Rachel Saint

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Rachel Saint
RachaelSaint.jpg
Born (1914-01-02)January 2, 1914
Wyncote, Pennsylvania
Died November 11, 1994(1994-11-11) (aged 80)
Quito, Ecuador
Nationality American
Occupation Missionary
Parents Lawrence Saint
Katherine Saint
Relatives Nate Saint (brother)

Rachel Saint (January 2, 1914 – November 11, 1994) was an evangelical Christian missionary from the United States who worked in Ecuador.

Rachel Saint was born in Wyncote, Pennsylvania. She attended the Philadelphia School of the Bible and then worked at the Keswick Colony of Mercy in New Jersey.

Career[edit]

Rachel Saint was sent out by the Wycliffe Bible Translators, trained by Summer Institute of Linguistics (now SIL International). Her first missionary assignment was to the Piro and Shapra in Peru, but she had an interest in the Huaorani in Ecuador. In February 1955 she and Catherine Peeke went to a missionary station near Huorani territory, where Rachel Saint's brother was working. Rachel Saint started learning the Huaorani language with the help of Dayuma, a Huaorani woman who had left her people after a dispute and was sheltered by missionaries.

In January 1956, five missionaries in the area were killed by Huaorani people, including her brother Nate Saint, who had come to Ecuador in 1948. As a result, Rachel Saint considered herself spiritually bonded to the tribe. In 1957 she embarked on a tour of the United States together with Dayuma, appearing with Billy Graham at Madison Square Garden and on Ralph Edwards' television show This Is Your Life.

In the summer of 1958 Rachel Saint returned to the Huaorani in Ecuador and, together with Elisabeth Elliot, the wife of James (Jim) Elliot, who had been killed by the Huaorani, continued to evangelize. In February 1959 they were able to move into a Huaorani settlement. Where the five American men had failed to gain entrance into the Huaorani society, these two unarmed women (as well as Elliot's little daughter) were not perceived as a threat. Rachel continued in her labor to create a dictionary of the Huaorani language that she had begun before the death of the five missionaries.

The government of Ecuador gave the Summer Institute of Linguistics a contract to create a reservation for the Huaorani on an area of less than a tenth of their traditional territory.

Criticism[edit]

When criticism of Rachel Saint's actions at the missionary reservation emerged, in 1973, the SIL sent the anthropologist James Yost to investigate. Yost had worked for more than ten years amongst the Huaorani. His report was highly critical of Saint's work and in 1976, SIL ordered her to retire. Rachel Saint decided to leave the SIL but to continue her work with the Huaorani. Rachel Saint went back to the USA, raised funds and returned to Ecuador to work with the Huaorani.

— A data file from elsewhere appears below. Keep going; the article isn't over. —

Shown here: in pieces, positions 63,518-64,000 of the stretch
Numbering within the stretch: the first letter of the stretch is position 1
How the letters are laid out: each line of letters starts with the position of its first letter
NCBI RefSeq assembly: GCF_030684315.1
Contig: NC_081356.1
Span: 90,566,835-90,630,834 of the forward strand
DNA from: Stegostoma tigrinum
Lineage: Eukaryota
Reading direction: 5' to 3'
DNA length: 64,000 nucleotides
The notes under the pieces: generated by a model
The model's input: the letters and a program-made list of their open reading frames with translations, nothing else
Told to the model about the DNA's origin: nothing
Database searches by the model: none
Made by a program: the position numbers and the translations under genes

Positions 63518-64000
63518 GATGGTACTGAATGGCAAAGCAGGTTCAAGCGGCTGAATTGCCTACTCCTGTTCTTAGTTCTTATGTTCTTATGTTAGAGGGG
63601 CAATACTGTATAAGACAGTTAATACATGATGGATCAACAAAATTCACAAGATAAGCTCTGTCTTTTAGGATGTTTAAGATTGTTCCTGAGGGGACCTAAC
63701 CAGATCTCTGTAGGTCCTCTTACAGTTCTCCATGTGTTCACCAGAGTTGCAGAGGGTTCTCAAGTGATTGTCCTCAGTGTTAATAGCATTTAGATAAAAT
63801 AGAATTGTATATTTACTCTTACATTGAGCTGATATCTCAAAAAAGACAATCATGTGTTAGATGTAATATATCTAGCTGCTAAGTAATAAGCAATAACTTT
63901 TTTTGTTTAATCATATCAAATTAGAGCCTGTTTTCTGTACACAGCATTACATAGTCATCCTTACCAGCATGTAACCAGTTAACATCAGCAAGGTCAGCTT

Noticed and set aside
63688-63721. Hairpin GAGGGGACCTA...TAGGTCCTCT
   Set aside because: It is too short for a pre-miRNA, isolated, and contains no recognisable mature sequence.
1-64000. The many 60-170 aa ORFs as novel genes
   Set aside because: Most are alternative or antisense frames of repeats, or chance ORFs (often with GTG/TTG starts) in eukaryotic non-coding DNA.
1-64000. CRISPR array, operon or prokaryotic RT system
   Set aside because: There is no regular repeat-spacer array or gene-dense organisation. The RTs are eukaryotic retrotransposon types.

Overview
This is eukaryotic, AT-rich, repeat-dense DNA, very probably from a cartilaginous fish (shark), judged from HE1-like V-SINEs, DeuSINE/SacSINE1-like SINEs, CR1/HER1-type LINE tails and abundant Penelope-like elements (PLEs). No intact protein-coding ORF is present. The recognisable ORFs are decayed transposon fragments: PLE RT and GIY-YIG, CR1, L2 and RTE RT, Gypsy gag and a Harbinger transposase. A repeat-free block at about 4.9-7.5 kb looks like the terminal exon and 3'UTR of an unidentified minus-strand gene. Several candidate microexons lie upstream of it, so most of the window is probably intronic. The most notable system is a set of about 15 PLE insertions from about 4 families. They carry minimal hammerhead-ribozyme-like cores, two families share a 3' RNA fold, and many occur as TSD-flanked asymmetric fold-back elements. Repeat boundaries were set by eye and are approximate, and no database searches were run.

She also appears in Joe Kane's book, Savages, in which she is criticized for the negative effects her proselytizing had on the lifestyle of those Huaorani who chose to live in her village.

Rachel Saint died in Quito from cancer on November 11, 1994. She was buried in Toñampade, Ecuador where she had lived with the Huaorani.

Film[edit]

  • Trinkets and beads. Documentary, Ecuador/USA 1996, 52 minutes; Director: Chris Walker; Producer: Tony Avirgan. “Chris Walker and Tony Avirgan’s films tells the tragi-comic story of the unlikely links between Maxus - a Texas-based oil company - the 79-year old Wycliffe Bible Translators missionary Rachel Saint, and the Huaorani people of the Ecuadorian Orient, the most fiercely isolated tribe in the Amazon. First introduced to the Indians by the missionaries, Maxus is guilty of poisoning Huaorani land with its drills and flares and leaking pipelines.”[1]

References[edit]

  • Anderson, Gerald H. (1998). Biographical Dictionary of Christian Missions. Grand Rapids / Cambridge: Wm. B. Eerdmans. ISBN 0-8028-4680-7. 
  • Cabodevilla, Miguel Angel (1994). Los Huaorani en la historia de los pueblos del oriente. Coca: CICAME. 
  • Goffin, Alvin M. (1994). The Rise of Protestant Evangelism in Ecuador, 1895-1990. Gainesville: University Press of Florida. ISBN 0-8130-1260-0. 
  • Howe, Robert W (2003). Tigres of the night: The true story of Juan and Amalia Arcos, naturalists and lay missionaries in the jungle of eastern Ecuador, 1922-2003. Xlibris. ISBN 1-4134-1503-2. 
  • Kimerling, Judith (1991). Amazon crude. Natural Resource Defense. ISBN 0-9609358-5-1. 
  • Kingsland, Rosemary (1980). A Saint among Savages. Collins. ISBN 0-00-216740-9. 
  • Rowell, Andrew (1996). Green Backlash: Global Subversion of the Environment Movement. London / New York: Routledge. ISBN 0-415-12827-7. 
  • Stoll, David. Fishers of men or founders of empire? The Wycliffe Bible Translators in Latin America. xx: xx. ISBN 1-57181-448-5. 
  • Stowell, Joseph M. (1998). Following Christ. Grand Rapids: Zondervan. ISBN 0-310-21934-5. 
  • Tucker, Ruth A. (2004). From Jerusalem to Irian Jaya: A Biographical History of Christian Missions. Grand Rapids: Zondervan. ISBN 0-310-23937-0. 
  • United States Congress, House Committee on International Relations, Subcommittee on International Operations (1977). Protection of Americans Abroad: Hearings Before the Subcommittee on International Operations. Washington: US Government Printing Office. ISBN 1-57181-448-5. 
  • Wallis, Ethel E. (1960). The Dayuma story: Life under Auca spears. New York: Harper. 
  • Yost, James A. (1981). “Twenty years of contact: the mechanisms of change in Huao (“Auca”) culture.” In Norman E. Whitten, Jr., ed. Cultural transformations and ethnicity in modern Ecuador. Champaigne-Urbana: University of Illinois Press. 

External links[edit]